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Plenary and Prize Lectures

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Nonlinear Wave Equations and Applications
Org: Walter Craig (McMaster) and Catherine Sulem (Toronto)

STEPHEN ANCO, Brock University, St. Catharines, Ontario
Symmetry analysis of nonlinear wave equations in n > 1 dimensions

Symmetry analysis has several important uses in the study of nonlinear evolution equations, particularly for

    (1) identifying critical dimensions,
    (2) deriving conserved norms and conservation identities, and
    (3) finding explicit solutions with invariance properties.
Applications to semilinear wave equations, Schrodinger equations, and generalized Korteveg-de Vries equations in n > 1 dimensions will be presented.

Long wave expansions for water waves over random bottom

We introduce a technique, based on perturbation theory for Hamiltonian PDEs, to derive the asymptotic equations of the motion of a free surface of a fluid over a rough bottom (one dimension). The rough bottom is described by a realization of a stationary mixing process which varies on short length scales.

We show that the problem in this case does not fully homogenize, and random effects are as important as dispersive and nonlinear phenomena in the scaling regime. We will explain how these technique can be generalized to higher dimensions.

CLEMENT GALLO, McMaster University, 1280 Main Street W., Hamilton, ON L8S 4K1
Transverse instability for the dark solitons of the cubic defocusing NLS equation

In one space dimension, the cubic defocusing Nonlinear Schrödinger equation

it u+Du+(1-|u|2)u = 0,     (t,x) Î R ×Rd
admits solitary waves which do not vanish at infinity, the so-called dark solitons.

These dark solitons are orbitally stable for the dynamic of the one-dimensional equation (d=1).

The dark solitons can also be seen as solutions of the two-dimensional equation (d=2), being constant in the transverse direction.

The purpose of this talk is to show that they are nonlinearly unstable for the dynamic of the two-dimensional equation.

JIANSHENG GENG, McMaster University, Hamilton, Ontario L8S 4K1
Invariant Tori of Full Dimension for a Nonlinear Schrödinger Equation

In this talk, we consider the one-dimensional nonlinear Schrödinger equation

i ut - uxx + mu + f(|u|2)u = 0
with periodic boundary conditions or Dirichlet boundary conditions, where f is a real analytic function in some neighborhood of the origin satisfying f(0)=0, f¢(0) ¹ 0. We prove that for each given constant potential m, the equation admits a Whitney smooth family of small-amplitude, time almost-periodic solutions with all frequencies. The proof is based on a Birkhoff normal form reduction and an improved version of the KAM theorem. Thus, we give an affirmative answer to an open problem stated in Pöschel (Ergodic Theory Dynam. Systems 22(2002), 1537-1549) and Bourgain (J. Funct. Anal. 229(2005), 62-94).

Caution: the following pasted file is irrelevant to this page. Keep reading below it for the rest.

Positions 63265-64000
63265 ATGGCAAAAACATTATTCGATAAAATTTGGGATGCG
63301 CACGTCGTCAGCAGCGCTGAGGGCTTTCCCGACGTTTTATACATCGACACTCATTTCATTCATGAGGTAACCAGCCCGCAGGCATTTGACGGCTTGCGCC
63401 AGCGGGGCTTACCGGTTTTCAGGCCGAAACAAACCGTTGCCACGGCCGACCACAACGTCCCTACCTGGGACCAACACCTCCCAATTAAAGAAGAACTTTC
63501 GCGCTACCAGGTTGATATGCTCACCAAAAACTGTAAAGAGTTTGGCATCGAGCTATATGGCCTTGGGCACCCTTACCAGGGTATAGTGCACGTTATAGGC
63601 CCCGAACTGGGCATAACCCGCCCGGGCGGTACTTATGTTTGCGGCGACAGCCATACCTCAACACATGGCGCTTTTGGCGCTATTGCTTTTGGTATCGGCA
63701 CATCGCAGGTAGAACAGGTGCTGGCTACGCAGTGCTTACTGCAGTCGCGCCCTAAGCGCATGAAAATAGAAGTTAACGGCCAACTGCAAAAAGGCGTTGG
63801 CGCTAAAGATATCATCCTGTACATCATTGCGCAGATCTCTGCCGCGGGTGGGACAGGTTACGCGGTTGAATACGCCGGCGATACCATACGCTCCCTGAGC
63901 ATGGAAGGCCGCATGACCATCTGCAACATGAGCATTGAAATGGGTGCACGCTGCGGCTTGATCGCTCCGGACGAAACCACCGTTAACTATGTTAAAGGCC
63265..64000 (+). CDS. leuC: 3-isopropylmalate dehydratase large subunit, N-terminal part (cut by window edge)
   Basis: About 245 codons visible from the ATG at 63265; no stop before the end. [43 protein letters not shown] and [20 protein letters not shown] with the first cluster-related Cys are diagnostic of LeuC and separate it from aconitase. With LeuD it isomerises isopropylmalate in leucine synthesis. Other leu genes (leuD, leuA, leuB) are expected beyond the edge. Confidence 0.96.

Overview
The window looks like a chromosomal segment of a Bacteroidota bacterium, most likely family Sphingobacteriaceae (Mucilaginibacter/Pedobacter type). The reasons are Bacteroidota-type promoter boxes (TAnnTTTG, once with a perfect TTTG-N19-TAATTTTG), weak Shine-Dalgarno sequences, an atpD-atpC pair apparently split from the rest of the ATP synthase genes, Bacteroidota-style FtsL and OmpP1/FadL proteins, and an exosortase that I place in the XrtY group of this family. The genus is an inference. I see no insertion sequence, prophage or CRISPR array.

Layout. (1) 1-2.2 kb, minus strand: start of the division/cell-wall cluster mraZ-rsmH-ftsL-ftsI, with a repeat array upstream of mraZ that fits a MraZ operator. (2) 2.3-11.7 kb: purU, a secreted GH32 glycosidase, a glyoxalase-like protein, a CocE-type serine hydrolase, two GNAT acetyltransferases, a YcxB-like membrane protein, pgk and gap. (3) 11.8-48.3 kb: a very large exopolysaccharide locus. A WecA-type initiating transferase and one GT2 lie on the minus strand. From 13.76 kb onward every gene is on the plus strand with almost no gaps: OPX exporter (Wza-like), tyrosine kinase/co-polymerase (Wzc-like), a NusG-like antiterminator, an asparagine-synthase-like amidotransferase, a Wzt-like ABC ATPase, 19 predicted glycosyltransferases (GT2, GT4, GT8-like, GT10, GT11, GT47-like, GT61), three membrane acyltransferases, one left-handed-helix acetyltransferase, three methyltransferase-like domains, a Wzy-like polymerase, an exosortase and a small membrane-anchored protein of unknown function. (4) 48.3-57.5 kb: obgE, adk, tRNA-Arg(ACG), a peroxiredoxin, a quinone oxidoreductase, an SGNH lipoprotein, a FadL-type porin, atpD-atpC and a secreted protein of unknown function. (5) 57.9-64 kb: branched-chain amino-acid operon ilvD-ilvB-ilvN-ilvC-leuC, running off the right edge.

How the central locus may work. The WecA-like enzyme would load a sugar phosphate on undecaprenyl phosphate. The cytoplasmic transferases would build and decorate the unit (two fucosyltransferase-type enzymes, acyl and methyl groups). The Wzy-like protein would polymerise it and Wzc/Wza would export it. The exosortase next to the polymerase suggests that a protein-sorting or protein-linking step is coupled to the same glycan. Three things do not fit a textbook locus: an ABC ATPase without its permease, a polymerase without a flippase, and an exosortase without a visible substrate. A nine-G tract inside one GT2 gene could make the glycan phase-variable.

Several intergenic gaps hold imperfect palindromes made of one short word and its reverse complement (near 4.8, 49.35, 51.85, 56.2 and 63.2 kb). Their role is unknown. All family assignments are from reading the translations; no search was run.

PHILIPPE GUYENNE, Department of Mathematical Sciences, University of Delaware, Newark, DE 19176, USA
Hamiltonian formulation and long wave models for internal waves

We derive a Hamiltonian formulation of the problem of a dynamic free interface (with rigid lid boundary conditions), and of a free interface coupled with a free surface, in view of modeling internal waves in oceans. Based on the linearized equations, we highlight the discrepancies between the cases of rigid lid and free-surface boundary conditions, which in some circumstances can be significant. We also derive systems of nonlinear dispersive long-wave equations in the large-amplitude regime, and numerically compute their solitary wave solutions. Comparisons with other weakly and fully nonlinear results show good agreement.

KONSTANTIN KHANIN, University of Toronto, Department of Mathematics, 40 St. George Street, Toronto, Ontario M5S 2E4
Localization and pinning for directed polymers

We shall present few results (joint with Yu. Bakhtin) on localization for directed polymers. Directed polymers can be considered as random walks in random potential. They play important role in analysis of parabolic Anderson model and random forced Burgers equation.

We are mostly interested in the case when the random potential has the product structure. Namely, it is given by the product of two terms. The first one is a space-dependent potential, while the second is the white noise in time. We show that corresponding polymers are localized provided that the spatial part of the potential has a large maximum (or minimum). We also consider the case when the spatial potential is a stationary process. In this case we show that polymers at zero temperature (action-optimizing paths) has strong pinning properties. We calculate critical exponents for the optimal action fluctuations and for transversal fluctuations of optimal paths. We also show that probability distribution for normalized optimal action fluctuations converges to the universal limit as t ® ¥.

DAVID LANNES, McMaster University, Hamilton, Ontario, Canada
The Camassa-Holm and Degasperis-Procesi equations and water waves

The Camassa-Holm and Degasperis-Procesis are well-known bi-Hamiltonian equations with a very rich structure. The aim of this talk is to show how these equations can be seen as model equations in the water wave theory and to point out their relevance to the description of wave breaking phenomena.

JEREMY QUASTEL, University of Toronto
Wiener meets Kortweg and deVries

Gaussian white noise is an invariant measure for KdV on the circle. We explain what this means, and why it is true.

Joint work with Benedek Valko.